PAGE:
In the early spring of 1212 crusading fever was sweeping Europe. Many speculated (as they always did) that the return of Christ was imminent and that today’s Christians lived in the end times.

Only a few decades before, in 1187, Christendom lost control of the holy city of Jerusalem to the Muslim king Saladin and the 3rd Crusade had failed to take it back. There was a profound sense of fear across Europe that unless something was done the holy land may be lost forever to Christendom, forever.

But lo, Salvation was at hand! A young shepherd boy called Nicholas, of no particular fame or wealth, but who was by all accounts very eloquent, came from the German city of Cologne, and whose lungs burned on the oxygen of righteousness, began to preach to locals. He claimed to have had a revelation about the failure of the crusades thus far. The reason was simple. Crusaders had been tainted by the world in which they lived, they were filled with sin. The only solution was for the pure, the untainted, the virgin youth to march on Jerusalem. It was time for the children to take the ‘cross of crusade’ and in holy glory retake the mother of cities.

The young shepherd’s prophecy was simple; if children took part in the crusade they would not need ships or weapons, the Mediterranean Sea would part before them.  Upon arriving in the Islamic controlled lands the local people would instantly convert to Christianity,  overthrow their heathen kings and reclaim Jerusalem  for Christ.

Thousands of children of all ages began to follow Nicholas, along the way they were fed and supported by many adults rich and poor alike, dumbstruck by the children’s piety and singularity of purpose. The children’s crusade made to cross the Alps and thence to the Holy Land.

The church, which usually put a stop to nonsense like this, thought that this whole thing might embarrass the nobility into going on a real crusade themselves, to take action in defence of the faith.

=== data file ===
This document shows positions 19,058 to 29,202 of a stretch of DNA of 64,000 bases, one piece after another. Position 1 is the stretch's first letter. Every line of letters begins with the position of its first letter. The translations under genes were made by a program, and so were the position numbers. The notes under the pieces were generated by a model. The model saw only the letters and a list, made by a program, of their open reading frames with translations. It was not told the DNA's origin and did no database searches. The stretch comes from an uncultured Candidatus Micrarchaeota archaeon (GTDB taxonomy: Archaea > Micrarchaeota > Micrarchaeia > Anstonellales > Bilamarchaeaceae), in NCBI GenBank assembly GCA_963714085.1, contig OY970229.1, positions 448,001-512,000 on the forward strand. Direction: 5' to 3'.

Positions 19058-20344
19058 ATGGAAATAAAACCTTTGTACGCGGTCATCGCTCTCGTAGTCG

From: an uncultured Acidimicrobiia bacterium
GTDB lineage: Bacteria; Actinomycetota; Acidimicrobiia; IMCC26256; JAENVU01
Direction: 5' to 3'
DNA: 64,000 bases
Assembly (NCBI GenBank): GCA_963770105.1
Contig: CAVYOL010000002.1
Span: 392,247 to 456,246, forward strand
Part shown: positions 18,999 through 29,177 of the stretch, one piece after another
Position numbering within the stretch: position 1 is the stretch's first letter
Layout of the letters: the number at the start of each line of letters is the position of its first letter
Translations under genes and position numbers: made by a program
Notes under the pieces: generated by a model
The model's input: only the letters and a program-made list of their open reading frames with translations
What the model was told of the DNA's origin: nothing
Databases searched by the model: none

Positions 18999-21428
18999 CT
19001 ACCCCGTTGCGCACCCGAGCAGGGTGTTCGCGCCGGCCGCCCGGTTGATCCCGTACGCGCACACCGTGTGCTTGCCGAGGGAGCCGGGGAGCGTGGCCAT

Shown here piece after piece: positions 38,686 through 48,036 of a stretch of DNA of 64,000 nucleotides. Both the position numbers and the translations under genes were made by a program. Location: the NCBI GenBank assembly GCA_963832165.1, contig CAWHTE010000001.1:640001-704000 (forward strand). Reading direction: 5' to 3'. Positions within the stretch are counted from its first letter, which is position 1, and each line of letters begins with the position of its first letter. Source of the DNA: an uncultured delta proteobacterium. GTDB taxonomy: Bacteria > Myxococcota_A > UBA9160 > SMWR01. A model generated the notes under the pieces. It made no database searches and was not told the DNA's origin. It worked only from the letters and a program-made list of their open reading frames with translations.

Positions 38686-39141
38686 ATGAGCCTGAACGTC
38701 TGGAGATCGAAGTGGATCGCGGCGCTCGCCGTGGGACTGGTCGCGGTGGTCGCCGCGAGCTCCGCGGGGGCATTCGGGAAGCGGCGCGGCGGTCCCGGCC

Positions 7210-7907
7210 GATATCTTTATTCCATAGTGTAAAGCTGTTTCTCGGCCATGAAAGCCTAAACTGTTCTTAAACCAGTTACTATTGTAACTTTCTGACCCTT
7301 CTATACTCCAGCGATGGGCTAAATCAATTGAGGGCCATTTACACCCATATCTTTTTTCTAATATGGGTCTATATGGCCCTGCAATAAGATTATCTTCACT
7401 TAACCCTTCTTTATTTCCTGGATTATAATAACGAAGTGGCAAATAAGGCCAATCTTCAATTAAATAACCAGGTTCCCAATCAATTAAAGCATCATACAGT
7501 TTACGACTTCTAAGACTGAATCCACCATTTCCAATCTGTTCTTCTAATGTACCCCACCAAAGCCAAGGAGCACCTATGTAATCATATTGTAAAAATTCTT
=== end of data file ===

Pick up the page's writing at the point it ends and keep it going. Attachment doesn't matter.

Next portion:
The Alps were not enthralled, unsupported by any real logistics, anywhere up to two thirds of the child crusaders died on the crossing. Eventually the survivors reached the city of Genoa in Italy where, much to their shock, the sea did not part for their passage.

Fury erupted as many came to blame the young shepherd Nicholas for the disaster, others prayed to ask God why he had changed his mind. A small hard-core group of crusaders continued on to Rome, where after being starved and beaten and robbed by bandits a rather embarrassed pope absolved them of their crusading duties and sent them home.

The fate of Nicholas is unknown, however his father, who was suspected of encouraging Nicholas to preach, was lynched by local parents who were angry at the death of their children on the doomed crusade.

So why tell a story about the 13th century and some long forgotten madness?

There are some eerie parallels between the climate strike of our time and the children’s crusade.

Much like the crusade children inspired by the fear and teaching of their parents are taking up the great cause of the age.

Much like the crusade the children are supported by adults who see them are pure fighters for a great mission.

When Greta speaks to the great and the powerful she captures that human fascination with the “purity” of children and she inspires child and adult alike.

Much like Nicholas, Greta is big on conversations about sin and not so focused on actual workable solutions to the great crisis of the age.

The children’s crusade is not our only example of how prophetic visions of children have led to disaster: the 15-year-old Xhosa prophetess, Nongqawuse, lead her people into killing their cattle and burning their crops which left the Xhosa destitute and subjugated by the British.

We’ve seen the story of Greta Thurnberg before and it doesn’t end well. The only appropriate response of a decent society is to put an end to the sermons and leave the solving of our great issues to the adults.

Nicholas Lorimer is the executive assistant to the CEO of the IRR

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